Not every social entrepreneur grew up knowing that they’d have a career solving the world’s problems. In fact, many social entrepreneurs had to make the tough decision to leave a cushy job in order to pursue their dreams of helping others. Fortunately, the rewards exceeding the difficulties.
If you’re thinking about making a big career change to something that benefits humanity, you’ll be inspired by these stories.
- Scott Harrison, Founder of charity: water
Harrison lived a lavish life as a promoter for New York’s top nightclubs and fashion events—a life many would kill for. Harrison may have been rich in money, but he admits he was “spiritually bankrupt.” Instead of doing nothing about his situation, Harrison did everything to start living a life that helped the world.
What did he do? He quit his job and volunteered with Mercy Ships, a humanitarian group offering free medical care to impoverished nations. His work as a volunteer helped him find his own calling in life and business—and charity: water was born. Now, Harrison travels around the world providing clean water to developing countries.
- Karen Aiach, Founder and CEO of Lysogene
Aiach left her career as an audit specialist to dive full-time into biotech, an industry in which she had zero experience or education. However, Aiach’s decision to start working in the biotech field wasn’t sparked by curiosity, but rather necessity and desperation. Her goal was to find a cure for her daughter’s illness, “Sanfilippo Syndrome A, a rare neurodegenerative disease that has no cure and can reduce life expectancy to less than 20 years,” Aiach explains in her interview with Forbes. This is how Lysogene came about.
It started as a desperate, last-ditch effort to find a cure for her daughter’s rare neurodegenerative disease, but Lysogene is now a full-fledged biopharmaceutical company, pioneering gene therapies for central nervous system (CNS) disorders.
- Suzanne Ma, Co-Founder and CMO of Routific
Ma always envisioned a career in journalism. She graduated at the top of her class with a master’s degree from Columbia University’s Graduate School of Journalism, and went on to become a reporter for the Associated Press and DNAinfo. Ma felt that she was doing everything in her career that she set out to accomplish, however she ended up feeling unfulfilled and drained at the end of the day.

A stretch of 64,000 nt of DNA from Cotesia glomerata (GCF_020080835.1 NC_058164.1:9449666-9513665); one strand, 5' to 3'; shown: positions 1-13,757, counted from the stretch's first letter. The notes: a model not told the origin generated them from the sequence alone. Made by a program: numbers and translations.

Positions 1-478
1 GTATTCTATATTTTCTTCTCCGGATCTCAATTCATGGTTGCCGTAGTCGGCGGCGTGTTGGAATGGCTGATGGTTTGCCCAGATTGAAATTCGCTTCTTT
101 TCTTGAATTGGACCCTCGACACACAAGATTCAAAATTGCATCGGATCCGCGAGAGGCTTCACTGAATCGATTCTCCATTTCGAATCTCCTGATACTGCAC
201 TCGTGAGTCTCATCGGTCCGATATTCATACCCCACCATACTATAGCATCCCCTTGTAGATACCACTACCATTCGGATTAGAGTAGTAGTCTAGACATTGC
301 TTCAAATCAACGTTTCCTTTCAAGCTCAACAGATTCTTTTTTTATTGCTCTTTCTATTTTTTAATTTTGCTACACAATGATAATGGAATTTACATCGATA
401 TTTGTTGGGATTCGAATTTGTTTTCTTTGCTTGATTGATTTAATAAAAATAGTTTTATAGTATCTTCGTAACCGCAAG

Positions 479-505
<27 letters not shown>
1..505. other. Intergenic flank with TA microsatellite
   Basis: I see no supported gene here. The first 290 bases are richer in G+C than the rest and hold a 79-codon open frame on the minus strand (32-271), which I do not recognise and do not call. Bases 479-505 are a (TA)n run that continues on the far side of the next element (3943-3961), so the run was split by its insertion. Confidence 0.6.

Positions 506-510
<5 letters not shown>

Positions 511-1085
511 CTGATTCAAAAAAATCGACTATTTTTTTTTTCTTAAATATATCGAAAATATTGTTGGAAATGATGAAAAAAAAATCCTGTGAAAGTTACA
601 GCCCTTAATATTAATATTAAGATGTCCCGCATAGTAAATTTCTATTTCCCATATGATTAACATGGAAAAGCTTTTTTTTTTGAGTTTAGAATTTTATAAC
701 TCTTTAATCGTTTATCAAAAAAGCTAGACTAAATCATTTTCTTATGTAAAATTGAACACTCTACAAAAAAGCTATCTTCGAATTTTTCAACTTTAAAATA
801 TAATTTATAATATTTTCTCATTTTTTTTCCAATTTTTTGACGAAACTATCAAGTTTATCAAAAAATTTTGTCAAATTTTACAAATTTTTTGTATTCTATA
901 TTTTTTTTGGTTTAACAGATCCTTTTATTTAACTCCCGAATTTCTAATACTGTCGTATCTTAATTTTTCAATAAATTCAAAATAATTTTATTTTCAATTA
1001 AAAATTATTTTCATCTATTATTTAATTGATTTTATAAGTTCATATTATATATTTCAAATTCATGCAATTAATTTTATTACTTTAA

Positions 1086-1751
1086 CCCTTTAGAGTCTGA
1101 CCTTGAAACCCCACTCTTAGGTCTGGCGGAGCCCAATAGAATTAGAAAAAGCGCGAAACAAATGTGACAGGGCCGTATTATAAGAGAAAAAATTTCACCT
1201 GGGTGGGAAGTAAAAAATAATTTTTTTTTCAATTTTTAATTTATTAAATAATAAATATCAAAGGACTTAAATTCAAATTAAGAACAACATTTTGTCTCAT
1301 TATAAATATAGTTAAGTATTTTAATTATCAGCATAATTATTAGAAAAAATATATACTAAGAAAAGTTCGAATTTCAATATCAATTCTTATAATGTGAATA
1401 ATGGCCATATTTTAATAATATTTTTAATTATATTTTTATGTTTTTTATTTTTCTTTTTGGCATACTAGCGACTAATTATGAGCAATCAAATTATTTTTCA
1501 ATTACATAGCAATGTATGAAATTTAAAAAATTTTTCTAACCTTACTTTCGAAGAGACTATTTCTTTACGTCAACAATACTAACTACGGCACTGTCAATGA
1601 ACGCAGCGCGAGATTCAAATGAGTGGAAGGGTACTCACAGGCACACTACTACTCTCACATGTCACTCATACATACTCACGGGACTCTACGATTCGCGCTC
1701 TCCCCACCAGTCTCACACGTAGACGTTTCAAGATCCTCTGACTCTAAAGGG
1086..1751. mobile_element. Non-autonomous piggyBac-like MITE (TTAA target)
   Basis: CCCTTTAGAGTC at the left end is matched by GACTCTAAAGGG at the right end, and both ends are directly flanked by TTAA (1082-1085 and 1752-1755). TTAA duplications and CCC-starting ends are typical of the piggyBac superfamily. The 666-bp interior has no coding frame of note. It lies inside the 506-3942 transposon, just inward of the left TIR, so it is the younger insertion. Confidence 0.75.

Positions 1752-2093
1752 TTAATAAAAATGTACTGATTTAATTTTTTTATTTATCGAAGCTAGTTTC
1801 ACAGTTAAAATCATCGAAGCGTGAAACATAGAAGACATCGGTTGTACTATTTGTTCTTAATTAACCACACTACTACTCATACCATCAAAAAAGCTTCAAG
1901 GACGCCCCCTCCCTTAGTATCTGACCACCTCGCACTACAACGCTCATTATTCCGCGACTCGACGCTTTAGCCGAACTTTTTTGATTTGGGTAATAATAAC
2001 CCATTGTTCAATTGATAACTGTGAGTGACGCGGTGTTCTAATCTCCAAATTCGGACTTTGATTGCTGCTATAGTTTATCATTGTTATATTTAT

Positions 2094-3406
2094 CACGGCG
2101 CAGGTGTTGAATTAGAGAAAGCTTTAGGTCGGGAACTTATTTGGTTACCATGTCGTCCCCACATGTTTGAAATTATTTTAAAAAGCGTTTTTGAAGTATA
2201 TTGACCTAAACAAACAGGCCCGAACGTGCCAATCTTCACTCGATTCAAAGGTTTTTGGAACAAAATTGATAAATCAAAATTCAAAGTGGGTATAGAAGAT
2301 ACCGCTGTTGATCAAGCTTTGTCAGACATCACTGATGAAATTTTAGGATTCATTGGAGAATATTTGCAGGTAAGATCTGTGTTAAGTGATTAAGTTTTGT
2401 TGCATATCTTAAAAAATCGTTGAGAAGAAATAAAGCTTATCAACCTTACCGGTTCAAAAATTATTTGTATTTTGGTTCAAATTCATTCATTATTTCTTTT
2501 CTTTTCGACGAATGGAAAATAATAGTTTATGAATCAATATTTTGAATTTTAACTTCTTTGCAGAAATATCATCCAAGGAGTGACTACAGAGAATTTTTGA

Ma left her career and life in New York to move to the Chinese countryside and begin a three-year adventure gathering research for her book—a book that she wrote “without a contract, without any connections in the publishing industry, without any guarantee that anyone but [her] parents would read and appreciate what [she] was writing,” Ma tells Huffington Post.
After handing in her manuscript, Ma ended up co-founding a startup with her husband (who also left his career as a banker and consultant). Called Routific, the company cuts waste and reduces greenhouse gases by optimizing transportation routes for delivery fleets.
Ma admits that people cautioned her not to “risk everything for a dream that might never be realized” by jumping into Routific so quickly. However, “like any fated relationship,” Ma says, “if the timing is right, and if you have the skills, the determination and the resources to propel yourself forward, you can take that leap.”
- Patrick Struebi, Founder and Chief Executive Officer of Fairtrasa
Struebi thought he had it all as a successful executive at one of the world’s leading commodity trading companies. However, while on a business trip in Peru, he realized that his life’s work was only making the rich richer and the poor poorer. Struebi returned home, left his cushy corporate job, sold all his belongings, and got a one-way ticket to Mexico so he could reevaluate what he wanted to do with his life.
During his travels through Latin America, Struebi started talking with small-scale farmers and quickly realized his calling in life: to help these farmers. In 2005, Struebi founded Fairtrasa, which stands for “Fair Trade South America.” Its mission: “to help small-scale farmers improve their production and gain crucial exposure to global markets” (World Economic Forum). Today, Fairtrasa has expanded to 15 companies and provides organic, fair-trade fruits from Latin America’s family farms to all major markets in Europe and the U.S.
“There are many of us [social entrepreneurs] out there,” says Struebi, “and I believe that there are many others who are social entrepreneurs at heart but don’t realize it.”
Tell Us What You Think
What issue would you tackle as a social entrepreneur? We’d love to hear how you’d make the world a better place. Share your ideas with our community on Twitter, or leave a comment below. You never know, this may be the push you need to finally take the leap into your social entrepreneurship venture.